Emergency Action Planning



Citizen Action

Citizens Action

What You Can Do

There is more you can do as a citizen with a stake in EAP compliance by owners of HHP dams.

  • Learn the Indiana dam safety laws and regulations.
  • Follow legislative initiatives. Contact your state legislators, administrators at the Department of Natural Resources, and aides to the governor to learn the status of legislation to update Indiana dam safety laws.
  • Get to know your municipal or county emergency management director (EMD) because EAPs are developed with the help of EMDs and are on file with them. Find out which HHP dams in your area or your favorite recreational getaway have EAPs and which do not.
  • Contact owners of HHP dams of particular interest to you. They are listed on the Indiana dam inventory, available by contacting the DNR Division of Water Dams and Levees branch. Then ask the owners about completing an EAP. Perhaps there is something you or an organization you belong to can do to help the owner with an EAP.
  • Organize other citizens and petition state government to put more resources into efforts to have an EAP on every HHP dam in Indiana.
  • Join organizations already involved in dam safety and flood prevention, such as the Indiana Silver Jackets or environmental organizations.

Get Involved in Hazard Mitigation for Dams

Photo of meetingMitigation strategies rely on working groups that bring together a broad range of government officials (e.g. building codes, planning and zoning, public works, emergency management, engineering, housing, transportation) and officials from such entities as utilities, school systems, water management districts, area businesses, insurance providers, land developers, and non-profit organizations. To assist these working groups, the Indiana Department of Homeland Security provides technical assistance in the form of training, workshops, and materials. Citizens interested in working on hazard mitigation for dams can work with their local emergency managers to find ways to join this effort to achieve more EAPs on HHP dams.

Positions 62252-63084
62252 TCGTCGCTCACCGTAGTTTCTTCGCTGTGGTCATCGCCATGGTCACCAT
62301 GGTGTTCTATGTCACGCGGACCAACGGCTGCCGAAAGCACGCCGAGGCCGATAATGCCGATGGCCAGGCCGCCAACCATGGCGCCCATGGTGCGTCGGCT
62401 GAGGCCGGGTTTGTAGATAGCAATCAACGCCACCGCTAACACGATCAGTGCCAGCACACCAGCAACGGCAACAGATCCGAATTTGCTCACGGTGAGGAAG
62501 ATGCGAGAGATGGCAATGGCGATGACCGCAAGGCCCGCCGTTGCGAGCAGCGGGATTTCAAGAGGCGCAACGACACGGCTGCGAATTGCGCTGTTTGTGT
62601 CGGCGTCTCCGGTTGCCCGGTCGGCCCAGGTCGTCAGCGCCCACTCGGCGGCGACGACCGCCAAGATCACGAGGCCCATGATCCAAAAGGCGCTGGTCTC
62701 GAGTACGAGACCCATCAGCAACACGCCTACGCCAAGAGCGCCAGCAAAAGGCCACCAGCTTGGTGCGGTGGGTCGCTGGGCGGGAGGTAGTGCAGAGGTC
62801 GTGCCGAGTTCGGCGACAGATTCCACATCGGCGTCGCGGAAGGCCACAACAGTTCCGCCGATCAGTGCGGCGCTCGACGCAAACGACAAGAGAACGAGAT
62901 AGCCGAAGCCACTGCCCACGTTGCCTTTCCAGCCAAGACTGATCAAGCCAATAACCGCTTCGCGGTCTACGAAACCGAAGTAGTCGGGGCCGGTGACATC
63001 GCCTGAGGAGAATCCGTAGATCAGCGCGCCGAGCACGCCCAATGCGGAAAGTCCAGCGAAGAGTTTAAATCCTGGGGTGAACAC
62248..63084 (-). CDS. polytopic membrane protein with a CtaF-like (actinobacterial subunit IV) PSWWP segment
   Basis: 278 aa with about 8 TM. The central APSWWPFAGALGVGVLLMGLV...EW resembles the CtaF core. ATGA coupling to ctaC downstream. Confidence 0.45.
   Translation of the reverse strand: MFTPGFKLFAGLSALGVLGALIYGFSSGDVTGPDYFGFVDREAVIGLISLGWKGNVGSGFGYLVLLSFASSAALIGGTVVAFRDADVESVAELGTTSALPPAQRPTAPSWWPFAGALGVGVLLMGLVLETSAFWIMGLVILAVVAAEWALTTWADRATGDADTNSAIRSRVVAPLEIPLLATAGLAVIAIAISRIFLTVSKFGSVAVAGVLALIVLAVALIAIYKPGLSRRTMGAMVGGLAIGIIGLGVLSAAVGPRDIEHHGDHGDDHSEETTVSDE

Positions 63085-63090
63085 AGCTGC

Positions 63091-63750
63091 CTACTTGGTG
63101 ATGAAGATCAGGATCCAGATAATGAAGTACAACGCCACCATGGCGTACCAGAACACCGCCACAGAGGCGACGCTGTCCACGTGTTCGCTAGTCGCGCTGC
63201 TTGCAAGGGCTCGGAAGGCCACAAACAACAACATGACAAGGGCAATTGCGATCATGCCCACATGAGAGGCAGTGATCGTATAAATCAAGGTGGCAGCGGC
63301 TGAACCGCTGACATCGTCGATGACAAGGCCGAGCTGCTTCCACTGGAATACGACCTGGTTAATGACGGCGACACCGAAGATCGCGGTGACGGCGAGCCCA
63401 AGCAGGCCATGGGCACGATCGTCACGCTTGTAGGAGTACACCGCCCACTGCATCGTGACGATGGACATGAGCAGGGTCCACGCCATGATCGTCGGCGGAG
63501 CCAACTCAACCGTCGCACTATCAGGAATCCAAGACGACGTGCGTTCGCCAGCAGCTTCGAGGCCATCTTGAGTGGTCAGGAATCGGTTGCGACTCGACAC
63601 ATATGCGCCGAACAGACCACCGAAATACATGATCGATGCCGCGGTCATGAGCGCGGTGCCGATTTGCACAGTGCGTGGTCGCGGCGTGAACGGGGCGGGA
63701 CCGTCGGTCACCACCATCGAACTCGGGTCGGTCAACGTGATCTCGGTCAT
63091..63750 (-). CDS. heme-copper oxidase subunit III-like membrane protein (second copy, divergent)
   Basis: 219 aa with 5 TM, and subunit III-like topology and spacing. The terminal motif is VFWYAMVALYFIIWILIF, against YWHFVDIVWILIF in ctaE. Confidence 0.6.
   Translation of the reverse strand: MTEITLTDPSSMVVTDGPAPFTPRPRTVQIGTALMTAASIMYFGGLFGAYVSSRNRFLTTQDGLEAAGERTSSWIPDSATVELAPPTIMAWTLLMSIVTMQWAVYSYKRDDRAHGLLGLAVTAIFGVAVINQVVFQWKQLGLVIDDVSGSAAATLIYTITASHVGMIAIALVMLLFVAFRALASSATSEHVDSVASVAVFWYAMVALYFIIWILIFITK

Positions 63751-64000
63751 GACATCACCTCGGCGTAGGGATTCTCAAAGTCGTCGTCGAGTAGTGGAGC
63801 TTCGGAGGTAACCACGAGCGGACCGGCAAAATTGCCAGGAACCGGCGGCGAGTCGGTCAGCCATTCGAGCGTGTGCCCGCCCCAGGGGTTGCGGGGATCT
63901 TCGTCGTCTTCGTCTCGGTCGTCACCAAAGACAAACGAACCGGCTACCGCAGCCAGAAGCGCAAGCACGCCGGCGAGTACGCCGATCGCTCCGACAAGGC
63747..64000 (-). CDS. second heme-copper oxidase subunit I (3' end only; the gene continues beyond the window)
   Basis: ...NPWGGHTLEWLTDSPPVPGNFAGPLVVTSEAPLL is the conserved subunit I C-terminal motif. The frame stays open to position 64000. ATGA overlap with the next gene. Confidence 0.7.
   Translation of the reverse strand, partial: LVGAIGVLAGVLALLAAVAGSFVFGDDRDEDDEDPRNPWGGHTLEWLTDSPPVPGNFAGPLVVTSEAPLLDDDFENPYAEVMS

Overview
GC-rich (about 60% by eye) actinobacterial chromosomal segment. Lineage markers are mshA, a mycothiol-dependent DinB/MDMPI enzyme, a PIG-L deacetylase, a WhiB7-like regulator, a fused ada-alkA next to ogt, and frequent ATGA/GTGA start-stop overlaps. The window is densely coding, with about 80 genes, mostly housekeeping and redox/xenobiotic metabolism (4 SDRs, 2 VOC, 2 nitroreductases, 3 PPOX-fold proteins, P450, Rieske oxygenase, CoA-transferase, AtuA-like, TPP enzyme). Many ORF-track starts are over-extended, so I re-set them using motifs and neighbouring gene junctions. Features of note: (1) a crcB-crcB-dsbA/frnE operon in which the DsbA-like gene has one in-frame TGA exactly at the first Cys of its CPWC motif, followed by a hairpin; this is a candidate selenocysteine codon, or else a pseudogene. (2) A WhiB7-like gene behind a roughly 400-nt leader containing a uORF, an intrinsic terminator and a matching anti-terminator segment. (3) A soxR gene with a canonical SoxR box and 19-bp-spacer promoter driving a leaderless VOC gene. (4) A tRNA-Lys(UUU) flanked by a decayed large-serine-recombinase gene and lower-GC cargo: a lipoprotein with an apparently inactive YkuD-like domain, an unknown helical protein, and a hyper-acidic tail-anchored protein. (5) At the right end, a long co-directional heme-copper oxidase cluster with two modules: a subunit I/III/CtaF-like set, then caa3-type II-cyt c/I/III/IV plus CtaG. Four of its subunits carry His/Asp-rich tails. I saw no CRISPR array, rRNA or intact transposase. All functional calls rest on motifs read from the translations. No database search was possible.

The Indiana Department of Homeland Security (IDHS) in 2008 published the Indiana Hazard Mitigation Plan, which included several projects for development. One of the ongoing projects pertains to EAPs for HHP dams.

  • Project 11: Encourage and assist Dam Owners to develop, maintain, and test Dam Emergency Action Plans which include inundation maps for possible failures. Incorporate inundation map data in the determination of dam failure probability.
  • Lead Agency: Indiana Department of Natural Resources - Dam & Levee section
  • Coordinating Agencies: Local emergency management, National Weather Service, DNR, U.S. Geological Survey, Indiana State Legislature
  • Possible Funding Sources: Hazard Mitigation Grant Program, local sources
    Timeline: Ongoing

How Project Contributes to Mitigation Strategy: Identify areas at risk for flooding from dam breaches and increase downstream residents awareness of their risk of dam failure related flooding. Emergency Action Plans should include contacting National Weather Service when imminent dam failure is expected. Contact with NWS can allow NWS to issue Flash Flood Warnings, thereby activating the Emergency Alert System, which increases media's and public awareness of hazard.